By Mark Fike
Last week I wrote a column about which gun I would pick for my family if I could only choose one. I actually wrote about the caliber I would choose which is .22. While I won’t rehash that story, I wanted to do a follow-up story on the SR22 pistol I mentioned in last week’s piece.
Ruger makes great products. I have been using Ruger firearms for nearly 40 years. My use of their products includes rimfire rifles and pistols, centerfire rifles and pistols and some shotgun use. A little over a year ago, I was looking for a handgun to train women and kids with that was not heavy, had little recoil and decent sights.
One of my friends, who is a woman, came to an introductory firearms event I was hosting to assist and she was showing the young women her “carry gun.” I was a bit surprised to see it was a .22 pistol. The young women shot her gun and my old Mark II .22 pistol and did quite well with mine, but soon grew tired of holding all that weight up (I have the target version with a long barrel). However, once they became proficient at aligning sights and trigger control, they began shooting quite well with the SR22.
A month later I went into my local gun shop looking for some advice from a lady named Kathy that I always deal with. She is a straight shooter both literally and figuratively. I did not tell her about my experience with the SR22 and the young women, but I did ask what she would recommend for training purposes. She immediately led me to the counter where the Ruger SR22s were kept.
Two women I trusted had the same opinion on the matter and I could not pass that up as a random coincidence. Being a huge fan of the .22 round, I purchased one for the purposes stated above.
Here are the tech specs: Double or single action, rounded hammer, polymer frame with interchangeable rubberized grips, aluminum slide with serrations for working it, inspection port for visual confirmation of loaded chamber, Picatinny rail, 2 ten round mags, 2 finger grip extension floorplates, simple to field strip, 3 dot sights with rear being totally adjustable with a flathead screwdriver, ambidextrous thumb safety and decocking lever and mag release. Barrels are either 3.5” (the one I tested) or 4.5” and pistols come in a variety of color configurations. All shoot .22LR ammo. Mags hold 10 +1.
Since purchasing that pistol over a year ago for the club I run, we have had no issues at all. Women and youth love shooting it. For brand new shooters, it can take time to teach them to take careful aim. Using a .22 pistol shortens that learning curve quite a bit because recoil is negligible and ammunition is not expensive, loud or hard to come by.
Because the gun is officially the club gun, I did not shoot it or use it myself beyond club duties. So, after watching everyone else have a ton of fun with it, I went and purchased one for myself and my family as I stated in last week’s article. Retail on this gun is around $420 in places I looked.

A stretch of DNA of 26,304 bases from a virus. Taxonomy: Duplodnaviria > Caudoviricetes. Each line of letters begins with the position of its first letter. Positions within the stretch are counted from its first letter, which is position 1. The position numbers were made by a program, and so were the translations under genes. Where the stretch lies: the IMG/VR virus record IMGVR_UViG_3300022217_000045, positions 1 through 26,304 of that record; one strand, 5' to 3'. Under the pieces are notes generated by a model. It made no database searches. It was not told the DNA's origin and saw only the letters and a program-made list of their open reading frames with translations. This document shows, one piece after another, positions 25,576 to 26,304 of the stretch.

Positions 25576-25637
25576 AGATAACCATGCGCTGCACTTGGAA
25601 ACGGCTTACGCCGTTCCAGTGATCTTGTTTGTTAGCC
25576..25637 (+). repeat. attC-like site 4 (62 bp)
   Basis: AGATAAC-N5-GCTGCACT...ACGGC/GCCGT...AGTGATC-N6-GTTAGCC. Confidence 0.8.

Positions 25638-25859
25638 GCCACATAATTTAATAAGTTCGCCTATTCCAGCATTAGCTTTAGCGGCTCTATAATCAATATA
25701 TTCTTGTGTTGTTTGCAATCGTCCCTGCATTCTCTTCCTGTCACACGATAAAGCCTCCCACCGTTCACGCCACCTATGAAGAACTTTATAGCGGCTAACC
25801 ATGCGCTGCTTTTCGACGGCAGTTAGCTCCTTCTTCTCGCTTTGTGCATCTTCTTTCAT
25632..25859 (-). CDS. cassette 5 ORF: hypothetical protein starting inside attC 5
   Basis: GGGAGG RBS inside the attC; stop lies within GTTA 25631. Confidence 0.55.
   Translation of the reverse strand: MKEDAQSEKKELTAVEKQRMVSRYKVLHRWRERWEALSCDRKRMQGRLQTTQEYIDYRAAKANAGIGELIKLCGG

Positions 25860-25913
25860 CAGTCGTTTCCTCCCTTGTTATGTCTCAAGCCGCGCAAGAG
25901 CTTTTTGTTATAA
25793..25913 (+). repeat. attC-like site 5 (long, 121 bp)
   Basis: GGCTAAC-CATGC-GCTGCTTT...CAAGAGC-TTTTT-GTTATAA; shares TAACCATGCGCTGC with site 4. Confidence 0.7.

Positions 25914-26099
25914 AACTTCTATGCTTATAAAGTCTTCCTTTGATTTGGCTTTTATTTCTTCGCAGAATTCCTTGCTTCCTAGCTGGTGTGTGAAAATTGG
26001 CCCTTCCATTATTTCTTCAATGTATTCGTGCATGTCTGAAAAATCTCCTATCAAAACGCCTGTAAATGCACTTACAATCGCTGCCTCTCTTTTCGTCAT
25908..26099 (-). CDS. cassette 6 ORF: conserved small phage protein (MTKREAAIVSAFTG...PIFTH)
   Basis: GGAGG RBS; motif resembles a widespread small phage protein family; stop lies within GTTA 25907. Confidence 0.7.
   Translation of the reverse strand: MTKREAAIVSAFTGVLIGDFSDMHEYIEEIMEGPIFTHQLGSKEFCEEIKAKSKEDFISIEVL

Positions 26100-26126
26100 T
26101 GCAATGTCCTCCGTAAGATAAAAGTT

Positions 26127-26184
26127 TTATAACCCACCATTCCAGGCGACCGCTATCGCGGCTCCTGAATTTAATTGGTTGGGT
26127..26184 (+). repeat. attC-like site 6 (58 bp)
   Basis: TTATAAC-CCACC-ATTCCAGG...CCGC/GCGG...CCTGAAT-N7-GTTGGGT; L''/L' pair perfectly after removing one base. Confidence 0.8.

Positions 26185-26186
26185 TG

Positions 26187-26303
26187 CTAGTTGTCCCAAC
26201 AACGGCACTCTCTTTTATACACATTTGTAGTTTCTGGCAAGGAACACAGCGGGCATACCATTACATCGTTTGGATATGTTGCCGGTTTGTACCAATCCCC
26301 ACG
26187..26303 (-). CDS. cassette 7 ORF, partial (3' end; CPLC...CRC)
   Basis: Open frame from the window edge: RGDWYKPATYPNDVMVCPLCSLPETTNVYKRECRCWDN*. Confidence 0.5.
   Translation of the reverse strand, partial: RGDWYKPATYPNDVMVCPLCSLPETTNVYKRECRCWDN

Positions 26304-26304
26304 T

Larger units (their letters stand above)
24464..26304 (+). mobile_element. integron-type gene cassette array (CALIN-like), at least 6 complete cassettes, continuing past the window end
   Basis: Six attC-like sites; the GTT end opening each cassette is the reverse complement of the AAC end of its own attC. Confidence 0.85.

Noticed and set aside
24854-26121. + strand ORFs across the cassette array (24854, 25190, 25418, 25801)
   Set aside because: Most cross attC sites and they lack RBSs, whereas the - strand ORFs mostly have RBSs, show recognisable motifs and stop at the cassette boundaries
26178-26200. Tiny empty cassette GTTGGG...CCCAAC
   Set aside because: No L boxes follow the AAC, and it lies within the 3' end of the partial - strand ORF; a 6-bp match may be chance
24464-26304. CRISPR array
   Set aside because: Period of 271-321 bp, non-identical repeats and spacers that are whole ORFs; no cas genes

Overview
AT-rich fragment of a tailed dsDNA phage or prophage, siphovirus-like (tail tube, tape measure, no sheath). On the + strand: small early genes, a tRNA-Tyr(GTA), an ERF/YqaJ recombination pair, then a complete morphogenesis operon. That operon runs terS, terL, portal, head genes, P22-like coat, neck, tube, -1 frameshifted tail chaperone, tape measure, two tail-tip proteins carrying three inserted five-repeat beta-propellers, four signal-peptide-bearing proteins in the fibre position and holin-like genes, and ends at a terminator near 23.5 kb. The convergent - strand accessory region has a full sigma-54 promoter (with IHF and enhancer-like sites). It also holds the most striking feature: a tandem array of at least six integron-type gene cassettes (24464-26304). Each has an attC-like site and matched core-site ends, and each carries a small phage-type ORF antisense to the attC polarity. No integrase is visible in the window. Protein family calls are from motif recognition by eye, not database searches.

Here are my findings:
Groups at 10 yards simply using a table and my hands (no vise or V rest) to carefully shoot were a smidge over 1 inch. Given that I wear bifocals now, I suspect it will shoot even better. I then decided to dump 20 rounds (2 magazines) into a second target in 10 seconds. I actually took 11 seconds and change to drop 20 rounds including the magazine swap, but my group at 10 yards was 3.5 inches. I don’t think that is too shabby considering I still am figuring out the bifocal glasses and pistol sights.
When I first got the second pistol, I noticed a gritty trigger pull. I cleaned the gun but it was still there. 300 rounds later, it seems to have disappeared. The first 300 rounds also presented a slight issue with the slide release not cleanly dropping the slide on the full magazine. The proper way to load the gun is pull the slide back and let it fly forward to pick up the round off the top of the magazine. I never had any issues doing that. After breaking the gun in, the slide release works well too.
This pistol is simple to use and a real pleasure to shoot. As a challenge, I shot at the Shoot-N-C repair dots (approx. 1” in size) that come with the targets at 10 yards from a rest just to see if the pistol could hit them repeatedly. I was pleasantly surprised to see all three shots nearly touching inside the dot!
While a .22 is not as effective as a .380, 9mm, .45, or a .40, my go-to carry gun, in the hands of someone that is very comfortable, confident and consistent, it would suffice in a self-defense situation to at least allow you to buy yourself time, gain the upper hand and possibly end the attack.
The gun is lightweight, easy to carry and fits your hand well. While I am sure that there are plenty of people that might disagree with my statement about this gun being used for self-defense, I tend to ask myself which is better: someone carrying a gun that they are slightly afraid of or possibly not as proficient with because it does not fit them well, or that person carrying something like an SR22 which allows them to put 10 rounds plus 1 downrange quickly, accurately and with confidence? I will take the latter any day.